Office Hours – Spring 2019: Mondays 3-4pm at Weitz Atrium and Thursdays 11-Noon in Olin 135 or by appointment
Mija Van Der Wege (B.A., Cognitive Science, Wellesley College; M.S., Statistics, Ph.D., Psychology, Stanford University) is chair of the department and teaches courses on introductory psychology, measurement and data analysis, psychology of language, human memory, and seminars on language and deception, the psychology of numbers, and psychology, technology, and design. She also currently serves as the director of the QuIRK (Quantitative Inquiry, Reasoning, and Knowledge) program at Carleton and promotes quantitative reasoning education on campus and nationally. Mija’s research interests focus around how people use language and memory in day-to-day life. One major area of research looks at how people make use of information about their conversational partners when they are having a conversation, for example, how conversational partners briefly and spontaneously create agreements on what words mean. Another area is how readers learn new information and change their existing beliefs based on what they read in fictional sources.
Chair of Psychology
Office Hours: Spring 2019 – Wednesdays 1:15-2:15pm or by appointment
Ken Abrams (B.A., Dartmouth College; Ph.D., University of Minnesota; L.P., State of Minnesota) teaches courses in health psychology, psychopathology, and statistics, and a seminar on science and pseudoscience in psychology. He also leads every other fall the Carleton Cross-Cultural Psychology in Prague off-campus studies program. His research program explores the prevention and maintenance of anxiety disorders and addictive disorders. Currently, his lab team is investigating the prevention of anxiety and trauma-based disorders using virtual reality. He has also been exploring with students the ethics of assessing and treating sex offenders. Other research of his has examined the association of nicotine withdrawal and carbon-dioxide hypersensitivity (a risk factor for experiencing panic), treatments for pathological gambling, and the self-medication of social anxiety and panic disorder with alcohol.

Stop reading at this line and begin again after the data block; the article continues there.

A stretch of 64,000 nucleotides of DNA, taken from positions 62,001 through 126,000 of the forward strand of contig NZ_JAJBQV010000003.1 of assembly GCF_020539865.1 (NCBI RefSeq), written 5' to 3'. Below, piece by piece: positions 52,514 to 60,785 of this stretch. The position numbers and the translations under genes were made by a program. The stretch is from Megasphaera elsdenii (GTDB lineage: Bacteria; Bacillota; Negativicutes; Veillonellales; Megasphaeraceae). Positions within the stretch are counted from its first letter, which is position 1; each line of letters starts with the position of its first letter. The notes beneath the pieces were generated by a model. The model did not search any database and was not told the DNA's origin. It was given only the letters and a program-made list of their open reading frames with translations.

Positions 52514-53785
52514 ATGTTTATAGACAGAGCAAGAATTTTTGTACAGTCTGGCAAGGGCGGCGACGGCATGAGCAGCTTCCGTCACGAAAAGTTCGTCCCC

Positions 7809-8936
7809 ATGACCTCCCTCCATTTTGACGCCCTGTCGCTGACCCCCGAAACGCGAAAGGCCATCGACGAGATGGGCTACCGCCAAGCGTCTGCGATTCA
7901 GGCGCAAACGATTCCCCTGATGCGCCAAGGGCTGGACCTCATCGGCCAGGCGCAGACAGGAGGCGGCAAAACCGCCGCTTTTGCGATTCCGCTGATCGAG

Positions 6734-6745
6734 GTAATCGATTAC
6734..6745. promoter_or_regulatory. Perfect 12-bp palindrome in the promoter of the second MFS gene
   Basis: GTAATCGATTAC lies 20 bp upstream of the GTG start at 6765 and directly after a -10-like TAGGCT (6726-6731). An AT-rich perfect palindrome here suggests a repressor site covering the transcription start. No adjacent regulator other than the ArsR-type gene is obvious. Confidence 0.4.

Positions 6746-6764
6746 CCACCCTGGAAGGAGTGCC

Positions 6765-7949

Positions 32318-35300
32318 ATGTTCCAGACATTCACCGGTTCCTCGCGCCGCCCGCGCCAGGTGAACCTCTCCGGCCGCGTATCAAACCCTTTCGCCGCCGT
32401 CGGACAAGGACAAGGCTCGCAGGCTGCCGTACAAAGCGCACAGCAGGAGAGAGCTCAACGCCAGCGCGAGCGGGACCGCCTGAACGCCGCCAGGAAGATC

Office Hours – Spring 2019 Mondays 10-11am and Thursdays 1-2pm or by appointment
Sharon Akimoto (Ph.D., University of Utah) teaches courses in social cognition, social behavior and interpersonal processes, the psychology of prejudice, American and Asian-American studies. Her research interests include the formation and perpetuation of social stereotypes, cross-cultural understanding/misunderstanding and well-being, and Asian-American psychology.
Office Hours: Spring 2019- Fridays 8:00 – 10:00am or by appointment
Mayra Gisel Flores-Montoya (M.A. Experimental Psychology, Ph.D. candidate in Psychology with a concentration in neuroscience, The University of Texas at El Paso) teaches courses in Health Psychology and Neuroscience. Her research focuses on examining how early chronic exposure to low-level lead alters memory in children. She conducts interdisciplinary and translational research to answer this question and uses murine models examining effects of low-level lead on behavior and the early neuroimmune system. Another focus of interest is how the neuroimmune system modulates brain function and behavior.
Office Hours – Spring 2019: Tuesdays and Thursdays 9-10am or by appointment
Steven Kozberg (Ph.D., University of Wisconsin-Madison) teaches courses in psychopathology, counseling psychology, and child and adolescent psychiatry. His clinical interests include stress, depression, adult ADHD, health psychology, psychotherapy, and clinical supervision. In addition, he is a Clinical Assistant Professor in the Department of Psychiatry at the University of Minnesota Medical School and has a private practice in Minneapolis.
Office Hours – Winter 2019: PSYC382 office hour – Wednesdays 9-10am or by appointment